4. Urge the U.N. Security Council to end economic and commercial sanctions, the U.S. and South Korea to cease all military exercises, and North Korea to stop hostile actions in the pursuit of peace.
  5. Continue to provide humanitarian support and economic development efforts for North Korea.
  6. Engage in ecumenical initiatives including the following:
  • Pray, support and participate in the National Council of Churches in Korea’s 2013 Peace Train, an affiliate event of the 2013 World Council of Churches Assembly being held in Busan, South Korea.
  • On July 27, 2013, launch a campaign to gather 1 million signatures for a Korea Peace Treaty petition.
  • Proclaim July 27, 2014, as “Korea Peace Sunday.”
  • Hold a Korea Peace March in Washington, D.C., in 2014.
  • Bring an Ecumenical Peace Delegation to North and South Korea in 2015.
  • Work to ensure the adoption of the Korea Peace Treaty statement and other efforts in pursuit of Korea Peace are supported and affirmed by each of our respective denominations and churches.

Download Ecumenical Korea Peace Statement here. (link to PDF)

Melissa Hinnen is the director of content and public information for the United Methodist General Board of Global Ministries.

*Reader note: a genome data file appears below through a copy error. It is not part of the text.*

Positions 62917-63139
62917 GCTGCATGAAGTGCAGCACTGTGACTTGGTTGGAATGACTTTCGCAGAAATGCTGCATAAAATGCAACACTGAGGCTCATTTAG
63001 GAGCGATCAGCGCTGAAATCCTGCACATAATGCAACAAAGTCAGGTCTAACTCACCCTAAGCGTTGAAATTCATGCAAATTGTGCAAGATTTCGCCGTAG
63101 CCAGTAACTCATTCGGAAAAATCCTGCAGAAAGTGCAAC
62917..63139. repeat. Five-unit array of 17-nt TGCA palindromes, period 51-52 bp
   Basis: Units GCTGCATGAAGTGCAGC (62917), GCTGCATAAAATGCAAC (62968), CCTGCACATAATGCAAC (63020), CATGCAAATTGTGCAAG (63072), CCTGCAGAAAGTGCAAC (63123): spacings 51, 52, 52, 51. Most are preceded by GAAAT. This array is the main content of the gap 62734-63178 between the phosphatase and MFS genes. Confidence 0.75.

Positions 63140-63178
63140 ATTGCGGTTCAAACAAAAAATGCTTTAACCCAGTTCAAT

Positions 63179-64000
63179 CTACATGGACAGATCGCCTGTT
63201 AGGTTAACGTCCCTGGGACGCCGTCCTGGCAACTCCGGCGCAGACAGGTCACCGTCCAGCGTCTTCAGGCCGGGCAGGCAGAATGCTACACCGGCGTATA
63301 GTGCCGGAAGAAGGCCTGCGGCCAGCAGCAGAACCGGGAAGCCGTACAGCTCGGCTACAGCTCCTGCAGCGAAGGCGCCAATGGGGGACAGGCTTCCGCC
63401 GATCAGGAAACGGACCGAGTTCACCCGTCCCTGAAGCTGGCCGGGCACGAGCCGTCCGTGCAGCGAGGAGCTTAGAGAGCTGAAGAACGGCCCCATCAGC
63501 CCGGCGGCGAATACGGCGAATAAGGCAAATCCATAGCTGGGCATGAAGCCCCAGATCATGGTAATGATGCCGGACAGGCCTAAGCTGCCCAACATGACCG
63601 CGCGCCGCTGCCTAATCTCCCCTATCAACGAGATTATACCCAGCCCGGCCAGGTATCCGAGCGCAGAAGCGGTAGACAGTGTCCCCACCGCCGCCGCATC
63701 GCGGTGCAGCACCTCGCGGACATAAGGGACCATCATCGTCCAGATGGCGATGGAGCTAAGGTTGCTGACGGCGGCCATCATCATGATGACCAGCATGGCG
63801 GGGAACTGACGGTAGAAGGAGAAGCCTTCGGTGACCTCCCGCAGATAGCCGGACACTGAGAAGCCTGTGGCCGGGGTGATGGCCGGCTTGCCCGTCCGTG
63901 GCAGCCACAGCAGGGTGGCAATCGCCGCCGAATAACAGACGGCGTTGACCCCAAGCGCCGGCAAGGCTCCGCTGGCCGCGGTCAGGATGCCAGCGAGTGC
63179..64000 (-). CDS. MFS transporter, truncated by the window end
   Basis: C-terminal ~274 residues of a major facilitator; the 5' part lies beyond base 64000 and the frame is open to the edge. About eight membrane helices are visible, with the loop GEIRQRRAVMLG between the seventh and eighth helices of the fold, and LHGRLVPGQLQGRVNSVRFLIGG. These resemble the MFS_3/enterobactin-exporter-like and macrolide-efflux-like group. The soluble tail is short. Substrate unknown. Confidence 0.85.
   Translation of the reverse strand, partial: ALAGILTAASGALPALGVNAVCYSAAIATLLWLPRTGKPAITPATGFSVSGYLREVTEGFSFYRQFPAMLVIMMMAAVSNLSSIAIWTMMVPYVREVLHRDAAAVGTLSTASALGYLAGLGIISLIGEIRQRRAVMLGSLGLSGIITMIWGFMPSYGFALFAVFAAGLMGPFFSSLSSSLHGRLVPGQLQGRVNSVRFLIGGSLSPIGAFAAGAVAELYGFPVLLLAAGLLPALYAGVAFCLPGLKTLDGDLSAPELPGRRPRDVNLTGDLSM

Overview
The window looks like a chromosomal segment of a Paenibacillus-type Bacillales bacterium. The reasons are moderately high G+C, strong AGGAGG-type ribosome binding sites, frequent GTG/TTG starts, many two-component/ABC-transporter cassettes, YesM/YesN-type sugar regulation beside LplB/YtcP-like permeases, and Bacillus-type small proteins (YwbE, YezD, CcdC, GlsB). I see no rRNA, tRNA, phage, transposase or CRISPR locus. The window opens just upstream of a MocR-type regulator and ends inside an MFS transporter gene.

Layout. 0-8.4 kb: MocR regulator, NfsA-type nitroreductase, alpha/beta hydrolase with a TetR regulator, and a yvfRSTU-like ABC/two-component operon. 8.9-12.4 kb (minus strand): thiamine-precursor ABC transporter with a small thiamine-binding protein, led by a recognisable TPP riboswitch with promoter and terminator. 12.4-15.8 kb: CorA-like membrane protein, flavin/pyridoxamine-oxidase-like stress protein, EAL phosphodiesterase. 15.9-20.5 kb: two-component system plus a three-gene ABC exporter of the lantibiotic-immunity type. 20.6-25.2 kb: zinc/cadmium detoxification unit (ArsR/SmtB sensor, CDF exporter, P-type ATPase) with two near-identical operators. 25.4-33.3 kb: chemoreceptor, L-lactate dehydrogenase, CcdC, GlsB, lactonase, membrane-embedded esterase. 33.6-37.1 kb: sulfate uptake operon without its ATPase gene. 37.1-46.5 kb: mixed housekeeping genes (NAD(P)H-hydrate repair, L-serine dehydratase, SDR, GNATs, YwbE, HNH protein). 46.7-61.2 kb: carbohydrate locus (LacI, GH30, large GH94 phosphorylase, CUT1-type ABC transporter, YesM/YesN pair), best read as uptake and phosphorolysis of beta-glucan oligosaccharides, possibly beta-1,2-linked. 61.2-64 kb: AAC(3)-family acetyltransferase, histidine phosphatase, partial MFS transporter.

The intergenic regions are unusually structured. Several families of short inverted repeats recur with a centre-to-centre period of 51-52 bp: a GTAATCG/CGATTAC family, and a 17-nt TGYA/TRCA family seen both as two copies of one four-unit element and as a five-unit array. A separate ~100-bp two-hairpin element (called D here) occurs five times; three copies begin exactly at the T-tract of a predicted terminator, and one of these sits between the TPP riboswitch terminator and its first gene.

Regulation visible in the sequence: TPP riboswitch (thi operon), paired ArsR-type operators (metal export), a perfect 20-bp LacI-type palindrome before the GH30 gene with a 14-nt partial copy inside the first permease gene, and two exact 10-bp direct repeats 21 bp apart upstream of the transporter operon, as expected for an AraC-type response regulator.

The Older Adult Choir, Korean Church of Atlanta, UMC, leads conference participants in worship.
The Older Adult Choir, Korean Church of Atlanta, UMC, leads conference participants in worship.
Melissa Hinnen

In a move toward reconciliation, a musical sentiment of peace compliments the ambience of the conference. Here, a woman plays the Gayageum, a Korean traditional string instrument.
In a move toward reconciliation, a musical sentiment of peace compliments the ambience of the conference. Here, a woman plays the Gayageum, a Korean traditional string instrument.
Melissa Hinnen

Myung Rae Kim-Lee, executive director, National Network of Korean United Methodist Women, in a moment of prayer.
Myung Rae Kim-Lee, executive director, National Network of Korean United Methodist Women, in a moment of prayer.
Melissa Hinnen